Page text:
A government meeting in Alaska last week began with a prayer to Satan, leading dozens of officials and attendees to walk out.
Iris Fontana, the Satanic Temple member who won the right to open the government meeting, said in her invocation: “That which will not bend, must break, and that which can be destroyed by truth should never be spared as demise. It is done, hail Satan," reported Kenai radio station KSRM.
Fontana was one of the plaintiffs in a lawsuit by the ACLU of Alaska against the Kenai Peninsula Borough that challenged a 2016 policy requiring people giving the invocations at the meetings to belong to an official group with a presence on Kenai Peninsula.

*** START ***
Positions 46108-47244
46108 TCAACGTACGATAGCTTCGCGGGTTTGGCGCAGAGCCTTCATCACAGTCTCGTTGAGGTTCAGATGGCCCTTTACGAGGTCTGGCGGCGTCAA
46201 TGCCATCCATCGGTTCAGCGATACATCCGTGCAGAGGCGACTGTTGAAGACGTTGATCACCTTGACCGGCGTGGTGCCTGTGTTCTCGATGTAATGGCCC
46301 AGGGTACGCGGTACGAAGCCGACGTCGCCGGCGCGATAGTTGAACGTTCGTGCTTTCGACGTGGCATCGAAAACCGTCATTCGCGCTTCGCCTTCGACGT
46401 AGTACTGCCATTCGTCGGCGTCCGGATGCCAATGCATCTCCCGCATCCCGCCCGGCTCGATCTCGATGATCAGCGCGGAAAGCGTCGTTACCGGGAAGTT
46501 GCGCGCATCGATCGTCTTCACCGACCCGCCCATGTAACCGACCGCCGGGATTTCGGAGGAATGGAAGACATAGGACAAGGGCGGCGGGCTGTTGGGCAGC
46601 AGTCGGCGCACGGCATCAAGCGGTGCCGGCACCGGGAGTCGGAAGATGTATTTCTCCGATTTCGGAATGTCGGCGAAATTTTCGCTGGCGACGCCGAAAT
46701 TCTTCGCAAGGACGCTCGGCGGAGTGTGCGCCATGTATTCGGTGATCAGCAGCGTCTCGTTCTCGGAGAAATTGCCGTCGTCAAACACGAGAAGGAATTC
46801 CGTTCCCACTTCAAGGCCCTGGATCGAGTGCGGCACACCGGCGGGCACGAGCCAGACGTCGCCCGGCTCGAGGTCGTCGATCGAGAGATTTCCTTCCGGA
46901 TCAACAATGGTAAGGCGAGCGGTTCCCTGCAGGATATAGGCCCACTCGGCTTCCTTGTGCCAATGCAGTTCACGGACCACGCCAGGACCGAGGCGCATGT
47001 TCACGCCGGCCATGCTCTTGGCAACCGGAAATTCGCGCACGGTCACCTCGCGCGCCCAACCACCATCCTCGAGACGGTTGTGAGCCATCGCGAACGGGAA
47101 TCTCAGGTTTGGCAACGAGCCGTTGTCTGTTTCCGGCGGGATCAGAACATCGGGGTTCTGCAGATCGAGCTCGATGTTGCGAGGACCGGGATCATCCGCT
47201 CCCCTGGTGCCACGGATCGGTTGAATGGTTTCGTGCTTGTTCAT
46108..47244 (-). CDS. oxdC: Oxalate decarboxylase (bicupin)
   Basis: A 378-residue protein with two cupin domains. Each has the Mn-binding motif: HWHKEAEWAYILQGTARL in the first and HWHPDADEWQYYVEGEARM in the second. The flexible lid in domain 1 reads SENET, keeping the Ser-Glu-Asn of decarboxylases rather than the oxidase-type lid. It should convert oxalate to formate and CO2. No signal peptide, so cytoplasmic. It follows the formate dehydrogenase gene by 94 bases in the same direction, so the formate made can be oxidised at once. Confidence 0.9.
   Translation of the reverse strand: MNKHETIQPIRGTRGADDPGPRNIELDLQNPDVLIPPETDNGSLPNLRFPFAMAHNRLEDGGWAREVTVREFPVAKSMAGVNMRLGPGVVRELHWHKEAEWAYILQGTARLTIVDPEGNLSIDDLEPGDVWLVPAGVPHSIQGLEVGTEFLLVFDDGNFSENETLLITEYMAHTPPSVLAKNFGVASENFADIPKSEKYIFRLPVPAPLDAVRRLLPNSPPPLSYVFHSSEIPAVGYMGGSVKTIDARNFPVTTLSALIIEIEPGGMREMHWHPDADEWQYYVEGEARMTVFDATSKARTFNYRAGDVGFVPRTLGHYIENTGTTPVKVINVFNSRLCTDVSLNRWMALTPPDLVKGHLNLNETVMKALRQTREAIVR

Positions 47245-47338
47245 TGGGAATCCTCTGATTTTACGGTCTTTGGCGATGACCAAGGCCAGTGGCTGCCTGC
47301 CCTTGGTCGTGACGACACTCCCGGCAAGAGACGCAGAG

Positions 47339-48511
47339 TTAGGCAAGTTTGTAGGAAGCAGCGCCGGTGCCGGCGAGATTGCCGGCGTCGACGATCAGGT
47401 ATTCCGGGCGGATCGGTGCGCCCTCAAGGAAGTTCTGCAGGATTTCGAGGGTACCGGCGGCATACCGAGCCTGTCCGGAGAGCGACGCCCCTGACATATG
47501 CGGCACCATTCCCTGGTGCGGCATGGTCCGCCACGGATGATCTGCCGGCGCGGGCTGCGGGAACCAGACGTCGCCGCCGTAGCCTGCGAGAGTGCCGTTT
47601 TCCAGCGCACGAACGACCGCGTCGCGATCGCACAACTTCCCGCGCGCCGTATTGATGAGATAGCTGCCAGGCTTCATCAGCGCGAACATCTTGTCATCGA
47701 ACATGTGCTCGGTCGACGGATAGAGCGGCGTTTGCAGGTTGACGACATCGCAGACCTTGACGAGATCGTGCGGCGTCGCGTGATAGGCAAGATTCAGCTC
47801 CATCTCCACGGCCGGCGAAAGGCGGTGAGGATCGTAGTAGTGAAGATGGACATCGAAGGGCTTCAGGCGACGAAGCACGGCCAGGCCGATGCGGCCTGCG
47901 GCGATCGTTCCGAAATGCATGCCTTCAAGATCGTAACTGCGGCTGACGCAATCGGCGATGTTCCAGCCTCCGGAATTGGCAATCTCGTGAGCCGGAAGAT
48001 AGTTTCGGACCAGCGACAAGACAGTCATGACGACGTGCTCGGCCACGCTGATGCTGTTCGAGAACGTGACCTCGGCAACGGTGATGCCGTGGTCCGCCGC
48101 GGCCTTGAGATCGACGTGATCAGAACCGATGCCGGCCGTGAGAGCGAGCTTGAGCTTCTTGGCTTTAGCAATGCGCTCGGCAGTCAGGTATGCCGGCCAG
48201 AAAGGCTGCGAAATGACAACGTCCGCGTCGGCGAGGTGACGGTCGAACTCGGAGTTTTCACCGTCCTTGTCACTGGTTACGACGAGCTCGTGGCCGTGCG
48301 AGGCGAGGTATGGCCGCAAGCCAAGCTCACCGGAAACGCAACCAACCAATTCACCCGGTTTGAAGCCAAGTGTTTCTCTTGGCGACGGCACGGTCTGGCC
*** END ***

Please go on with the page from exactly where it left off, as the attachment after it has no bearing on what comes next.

The Alaska Supreme Court found the policy unconstitutional last year.
Anchorage Superior Court Judge Andrew Peterson ruled the invocation policy violated the Alaska Constitution’s establishment clause, which is a mandate banning government from establishing an official religion or the favoring of one belief over another. Article 1, Section 4 of the constitution provides that “no law shall be made respecting an establishment of religion.”
In November, the assembly voted against appealing the Superior Court decision and passed an updated invocation policy allowing more people the ability to give invocations at assembly meetings. (Peninsula Clarion)
Several assembly members walked out of the meeting and a group of approximately 40 protesters gathered outside the meeting.
William Siebenmorgen, one of the protesters, came all the way from Pennsylvania to be at the event.
"God will be pleased with our public prayers of reparation. We want God's blessings on America, not Satan's curses. Lucifer is the eternal loser. Let's keep him out," he told KSRM.